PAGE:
The Irish Times view: A veto worth keeping

Ireland may have to give ground to retain our corporate tax rate amid EU reforms

Minister for Finance Paschal Donohoe has slapped down a proposal from the European Commission to abolish national vetoes on EU taxation policy. Photograph: Nick Bradshaw

Minister for Finance Paschal Donohoe has slapped down a proposal from the European Commission to abolish national vetoes on EU taxation policy. Photograph: Nick Bradshaw

 

Minister for Finance Paschal Donohoe wasted no time in rejecting the European Commission’s blueprint to end national vetoes on major tax issues and replace it with qualified majority voting. “Ireland does not support any change being made on how tax issues are agreed at EU level,” he said.

Setting corporate tax rates is a national competence and not one that Ireland will give away lightly, given that our 12.5 per cent rate is a central part of our offering to lure multinationals to invest here. Successive governments have made it clear to investors that this rate would not be increased.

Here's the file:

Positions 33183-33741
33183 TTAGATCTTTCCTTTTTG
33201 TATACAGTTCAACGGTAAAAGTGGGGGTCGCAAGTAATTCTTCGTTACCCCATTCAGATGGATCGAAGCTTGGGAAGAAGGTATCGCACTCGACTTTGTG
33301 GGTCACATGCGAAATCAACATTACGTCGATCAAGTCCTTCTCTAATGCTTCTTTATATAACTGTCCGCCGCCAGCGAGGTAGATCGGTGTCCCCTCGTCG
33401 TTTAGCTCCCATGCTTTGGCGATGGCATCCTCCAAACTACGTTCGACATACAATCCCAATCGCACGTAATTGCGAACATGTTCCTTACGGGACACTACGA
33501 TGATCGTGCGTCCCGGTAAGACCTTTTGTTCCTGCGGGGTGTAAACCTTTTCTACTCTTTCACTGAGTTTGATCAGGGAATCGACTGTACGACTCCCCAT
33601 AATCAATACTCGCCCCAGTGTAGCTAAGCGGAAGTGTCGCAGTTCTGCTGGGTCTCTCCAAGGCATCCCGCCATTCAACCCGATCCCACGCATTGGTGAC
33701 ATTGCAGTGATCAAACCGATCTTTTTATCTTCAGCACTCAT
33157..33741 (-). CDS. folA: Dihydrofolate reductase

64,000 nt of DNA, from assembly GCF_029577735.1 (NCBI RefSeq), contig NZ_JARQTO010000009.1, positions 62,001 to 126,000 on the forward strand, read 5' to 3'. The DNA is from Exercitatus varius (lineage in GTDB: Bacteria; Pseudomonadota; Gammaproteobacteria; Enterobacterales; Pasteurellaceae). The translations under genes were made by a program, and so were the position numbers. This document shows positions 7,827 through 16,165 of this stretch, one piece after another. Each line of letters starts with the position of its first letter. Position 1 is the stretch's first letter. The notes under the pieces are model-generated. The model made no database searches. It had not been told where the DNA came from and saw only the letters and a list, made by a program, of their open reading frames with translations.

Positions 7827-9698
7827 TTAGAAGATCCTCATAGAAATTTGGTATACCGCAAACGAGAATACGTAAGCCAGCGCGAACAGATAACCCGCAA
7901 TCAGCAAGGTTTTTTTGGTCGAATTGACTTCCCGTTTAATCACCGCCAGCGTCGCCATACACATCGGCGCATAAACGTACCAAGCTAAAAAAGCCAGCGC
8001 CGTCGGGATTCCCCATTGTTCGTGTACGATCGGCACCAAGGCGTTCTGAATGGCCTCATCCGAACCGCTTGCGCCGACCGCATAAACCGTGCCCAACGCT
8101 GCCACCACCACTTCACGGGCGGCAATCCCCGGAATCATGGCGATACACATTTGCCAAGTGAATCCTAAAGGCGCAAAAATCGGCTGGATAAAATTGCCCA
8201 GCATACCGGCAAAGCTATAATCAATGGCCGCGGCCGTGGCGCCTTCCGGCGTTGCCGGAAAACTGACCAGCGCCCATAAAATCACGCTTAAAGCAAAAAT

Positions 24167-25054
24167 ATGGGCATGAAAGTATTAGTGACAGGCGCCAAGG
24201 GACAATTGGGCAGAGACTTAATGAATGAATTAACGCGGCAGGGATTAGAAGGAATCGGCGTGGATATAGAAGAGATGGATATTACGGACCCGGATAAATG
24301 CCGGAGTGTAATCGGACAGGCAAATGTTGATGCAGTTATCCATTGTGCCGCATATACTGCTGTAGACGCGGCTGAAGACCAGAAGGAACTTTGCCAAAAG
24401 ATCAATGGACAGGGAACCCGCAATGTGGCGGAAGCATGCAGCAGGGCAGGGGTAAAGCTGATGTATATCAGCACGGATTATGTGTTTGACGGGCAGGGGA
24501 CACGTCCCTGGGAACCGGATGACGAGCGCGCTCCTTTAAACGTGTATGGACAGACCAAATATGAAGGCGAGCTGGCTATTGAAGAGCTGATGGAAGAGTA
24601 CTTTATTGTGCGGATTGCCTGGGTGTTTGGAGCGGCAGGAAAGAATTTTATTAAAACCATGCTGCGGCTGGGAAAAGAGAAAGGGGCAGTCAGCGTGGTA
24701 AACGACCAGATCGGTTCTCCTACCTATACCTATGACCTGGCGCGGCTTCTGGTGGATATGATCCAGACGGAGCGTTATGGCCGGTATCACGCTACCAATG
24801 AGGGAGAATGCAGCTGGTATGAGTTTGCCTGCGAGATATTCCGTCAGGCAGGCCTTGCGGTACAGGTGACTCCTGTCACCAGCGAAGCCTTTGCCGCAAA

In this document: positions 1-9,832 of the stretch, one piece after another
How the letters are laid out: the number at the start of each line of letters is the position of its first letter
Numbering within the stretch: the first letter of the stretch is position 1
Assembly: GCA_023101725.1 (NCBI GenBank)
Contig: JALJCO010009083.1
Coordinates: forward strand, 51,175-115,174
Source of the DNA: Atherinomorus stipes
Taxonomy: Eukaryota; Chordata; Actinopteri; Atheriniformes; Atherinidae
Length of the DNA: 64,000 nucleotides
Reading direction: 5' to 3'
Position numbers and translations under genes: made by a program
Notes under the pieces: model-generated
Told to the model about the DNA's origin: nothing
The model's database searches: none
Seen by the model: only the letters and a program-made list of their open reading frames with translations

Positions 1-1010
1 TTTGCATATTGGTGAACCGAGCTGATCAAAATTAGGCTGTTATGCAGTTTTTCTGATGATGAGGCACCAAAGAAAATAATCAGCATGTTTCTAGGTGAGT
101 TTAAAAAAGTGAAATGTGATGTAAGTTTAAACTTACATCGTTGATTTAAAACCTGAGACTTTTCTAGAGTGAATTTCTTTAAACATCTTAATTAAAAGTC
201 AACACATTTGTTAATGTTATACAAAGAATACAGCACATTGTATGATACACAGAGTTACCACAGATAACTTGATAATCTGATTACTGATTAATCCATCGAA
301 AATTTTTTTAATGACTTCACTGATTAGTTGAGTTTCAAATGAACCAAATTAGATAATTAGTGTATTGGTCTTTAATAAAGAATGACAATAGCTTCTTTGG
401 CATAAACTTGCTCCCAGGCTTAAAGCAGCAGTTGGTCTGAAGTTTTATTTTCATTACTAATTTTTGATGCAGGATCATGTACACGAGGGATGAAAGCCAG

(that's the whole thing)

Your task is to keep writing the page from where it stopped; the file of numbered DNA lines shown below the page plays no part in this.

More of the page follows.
Last year the exchequer netted a record €10.4 billion in corporation tax, largely from foreign multinationals. Commissioner Pierre Moscovici presented his plan as a “gradual transition to more efficient and democratic decision-making in EU tax policy”, arguing that it would be a more efficient system and combat tax fraud. In reality, this is another push by France to harmonise corporate tax, and to end the advantage that jurisdictions such as the Republic and Hungary enjoy.

Unanimous voting procedures on EU tax policy have meant commission proposals for a common consolidated corporate tax base from as far back as 2001, and a 2011 financial transactions tax plan, ran into the sand. A commission move last March to introduce a digital tax – levied at 3 per cent on EU-based digital sales of multinational companies – has been opposed by the Republic, Sweden and Denmark. Germany is also cautious.

Ironically, the Republic would have a veto on Moscovici’s proposals were they ever to be put to a vote, which seems unlikely. The current commission is due to be replaced in November and there is little chance of French president Emmanuel Macron giving Moscovici another term.

That won’t make the issue go away. The next commission and France will inevitably return to it in some form or other. The ground is shifting internationally and in a bid to hold on to our 12.5 per cent headline rate, the Government is likely eventually to have to give ground on some elements of policy.

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